The logic behind expanding border removals while interior deportations slip is seductive, but flawed. The administration argues that the removal of people without a home in the U.S. is less disruptive to established immigrant communities than deportations from the interior, and less likely to affect families that include American members. That sounds plausible, and administration officials may even have believed it at one time. However, removals at the border can often be of persons rejoining a resident family, a point made forcefully by the National Immigration Law Center. Also, if the administration’s goal has been to mitigate interior deportation practices, why has it insisted on deploying Secure Communities, a blunt instrument if there ever was one? Something doesn’t quite add up. Finally, I would consider the possibility that the combination of judges increasingly emboldened to reject government requests for removal orders and the limited ability of a mere 250 judges to process cases would cap the number of deportations from the interior in any event. In fairness, I would partially credit the Obama administration with creating the conditions for a less banishment-happy atmosphere in the immigration courts; the balance of the credit probably goes to economic conditions having improved enough to inspire some moderation on the part of the courts, mirroring that of the political climate.

So what to make of all this? Is Obama’s pro-reform stance insincere? Is he as hog-tied by immigration law as he claims to be? And most importantly perhaps, why has he insisted on maintaining deportation levels at or near records? Let me be clear. I do not believe Mr. Obama is being disingenuous on immigration reform. Yes, he does want it. No, he takes no pride or joy in separating families, and he bristles at suggestions of insensitivity. He did enact DACA above the howls of protest from conservatives, and the immigration courts are being more assertive of their notional autonomy, as limited as it remains. Nevertheless, we cannot ignore the disconnect between what I believe are Obama’s heartfelt convictions and the administration’s enforcement policies.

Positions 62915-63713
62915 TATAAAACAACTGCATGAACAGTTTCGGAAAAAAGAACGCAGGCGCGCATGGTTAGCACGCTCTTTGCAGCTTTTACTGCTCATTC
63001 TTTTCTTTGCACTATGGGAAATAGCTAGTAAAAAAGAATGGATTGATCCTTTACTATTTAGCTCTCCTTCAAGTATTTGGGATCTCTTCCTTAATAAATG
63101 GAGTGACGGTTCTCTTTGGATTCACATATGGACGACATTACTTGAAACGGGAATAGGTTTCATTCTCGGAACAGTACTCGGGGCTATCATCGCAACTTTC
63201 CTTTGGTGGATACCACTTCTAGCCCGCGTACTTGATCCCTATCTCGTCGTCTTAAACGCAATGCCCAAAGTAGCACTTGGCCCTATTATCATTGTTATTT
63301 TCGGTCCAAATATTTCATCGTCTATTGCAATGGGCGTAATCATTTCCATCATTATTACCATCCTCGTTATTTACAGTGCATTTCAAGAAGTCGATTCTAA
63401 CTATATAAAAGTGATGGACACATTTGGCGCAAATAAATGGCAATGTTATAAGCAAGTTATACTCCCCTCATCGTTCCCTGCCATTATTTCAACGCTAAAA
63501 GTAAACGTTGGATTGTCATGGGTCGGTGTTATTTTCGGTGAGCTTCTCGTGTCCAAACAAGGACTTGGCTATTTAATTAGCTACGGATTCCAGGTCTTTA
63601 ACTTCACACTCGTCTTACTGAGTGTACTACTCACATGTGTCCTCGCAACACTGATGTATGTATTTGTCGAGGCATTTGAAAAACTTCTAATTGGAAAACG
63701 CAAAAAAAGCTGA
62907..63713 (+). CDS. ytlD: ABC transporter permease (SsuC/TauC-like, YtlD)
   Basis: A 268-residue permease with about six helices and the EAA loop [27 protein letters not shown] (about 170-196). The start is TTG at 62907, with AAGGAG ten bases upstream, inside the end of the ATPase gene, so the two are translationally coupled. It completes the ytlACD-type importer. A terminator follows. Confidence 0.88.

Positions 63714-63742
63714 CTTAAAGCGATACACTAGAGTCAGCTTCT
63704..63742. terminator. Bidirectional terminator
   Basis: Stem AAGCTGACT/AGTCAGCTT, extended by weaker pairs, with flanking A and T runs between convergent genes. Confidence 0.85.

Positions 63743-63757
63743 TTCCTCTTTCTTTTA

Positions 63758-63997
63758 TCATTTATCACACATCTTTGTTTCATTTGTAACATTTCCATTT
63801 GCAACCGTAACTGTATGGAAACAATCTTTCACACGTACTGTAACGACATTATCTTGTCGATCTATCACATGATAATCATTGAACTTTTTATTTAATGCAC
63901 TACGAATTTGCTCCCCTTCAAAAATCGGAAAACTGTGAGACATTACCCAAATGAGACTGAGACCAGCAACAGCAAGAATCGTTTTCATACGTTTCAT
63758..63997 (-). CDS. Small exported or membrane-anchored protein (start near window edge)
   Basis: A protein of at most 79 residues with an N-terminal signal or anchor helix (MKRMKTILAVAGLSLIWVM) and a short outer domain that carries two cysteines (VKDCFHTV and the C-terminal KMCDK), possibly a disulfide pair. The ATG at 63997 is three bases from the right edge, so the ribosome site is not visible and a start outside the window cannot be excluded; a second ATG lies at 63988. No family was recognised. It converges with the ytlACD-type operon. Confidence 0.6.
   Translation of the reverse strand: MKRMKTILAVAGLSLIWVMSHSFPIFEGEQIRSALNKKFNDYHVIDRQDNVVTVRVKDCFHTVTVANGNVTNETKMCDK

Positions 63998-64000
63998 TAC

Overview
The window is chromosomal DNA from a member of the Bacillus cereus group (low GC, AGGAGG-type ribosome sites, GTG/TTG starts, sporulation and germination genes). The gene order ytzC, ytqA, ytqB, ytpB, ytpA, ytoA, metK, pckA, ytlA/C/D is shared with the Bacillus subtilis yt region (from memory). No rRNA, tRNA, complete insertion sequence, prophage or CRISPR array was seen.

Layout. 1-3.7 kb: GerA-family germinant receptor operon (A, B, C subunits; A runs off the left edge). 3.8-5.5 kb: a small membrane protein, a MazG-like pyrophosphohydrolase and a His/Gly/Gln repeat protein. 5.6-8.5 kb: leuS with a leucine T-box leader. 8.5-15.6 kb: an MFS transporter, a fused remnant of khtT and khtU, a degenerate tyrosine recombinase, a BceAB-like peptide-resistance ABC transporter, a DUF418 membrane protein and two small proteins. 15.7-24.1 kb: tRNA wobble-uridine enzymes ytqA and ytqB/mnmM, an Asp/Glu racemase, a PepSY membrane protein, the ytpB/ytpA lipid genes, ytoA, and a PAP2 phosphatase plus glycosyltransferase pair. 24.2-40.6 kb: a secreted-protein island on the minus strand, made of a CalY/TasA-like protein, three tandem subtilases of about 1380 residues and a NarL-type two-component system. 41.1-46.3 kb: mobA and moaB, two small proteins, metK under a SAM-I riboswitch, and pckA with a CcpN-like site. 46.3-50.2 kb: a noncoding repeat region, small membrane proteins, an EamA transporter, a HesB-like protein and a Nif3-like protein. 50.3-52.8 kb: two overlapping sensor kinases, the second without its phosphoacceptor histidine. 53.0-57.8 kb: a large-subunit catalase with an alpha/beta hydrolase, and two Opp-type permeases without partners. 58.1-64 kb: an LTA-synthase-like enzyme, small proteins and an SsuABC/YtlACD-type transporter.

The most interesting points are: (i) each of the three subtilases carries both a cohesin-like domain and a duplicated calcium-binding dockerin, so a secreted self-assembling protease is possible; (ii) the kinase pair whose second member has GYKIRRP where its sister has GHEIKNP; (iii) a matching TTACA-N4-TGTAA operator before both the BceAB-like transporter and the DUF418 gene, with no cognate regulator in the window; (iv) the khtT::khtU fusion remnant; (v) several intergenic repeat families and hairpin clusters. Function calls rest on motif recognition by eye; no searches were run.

So how do we explain the disconnect? It’s not easy, but I’ll try.

There clearly has been a political gambit behind Obama’s enforcement push, designed to demonstrate to conservatives that he was not shirking his duty under current law, as bad as it might be, to administer it vigorously. The notion that his political opposition would reciprocate by cooperating on comprehensive reform was flat-out delusional. We have seen a pattern in this apparent pipe dreaming: for virtually every concession the president has made on contentious issues from the budget deficit to health care reform, the reward has been more stonewalling and disregard for the merits of any policy proposal up for debate. The miscalculation in immigration enforcement has been compounded by the notion that expedited removals at the border (which can encompass U.S. territory within 100 miles of it) have little impact on immigrant family unity. This is clearly not the view of immigrant advocates, nor, for that matter of the former acting director of ICE from August 2013 to last February, John Sandweg, commenting on the removal of non-criminal re-entrants: “Many of these people have been in the United States for a decade or more. They often have spouses who are U.S. citizens and have never been convicted of a criminal offense. Frequently, they were deported years earlier and returned to this country to reunite with their families. As a result, focusing ICE's effort on them disproportionately separates parents and children, breadwinners from families, spouse from spouse.” (Los Angeles Times, March 24, 2014)

A similar miscalculation has informed deportations facilitated by the Secure Communities program, which has done nothing to soften conservatives’ smoldering hatred of Mr. Obama, and succeeded in alienating immigrant communities and in frustrating police departments around the country. (California went as far as to legislate non-compliance with Secure Communities through the Trust Act.) Mr. Obama’s efforts at bipartisanship have failed, although inexplicably he has persisted in falling on his sword to promote it throughout his five years in office. The president seems to believe that his legacy is better served by futile attempts at conciliation than by acts of defiance, even successful ones, toward a rabid and often venal opposition.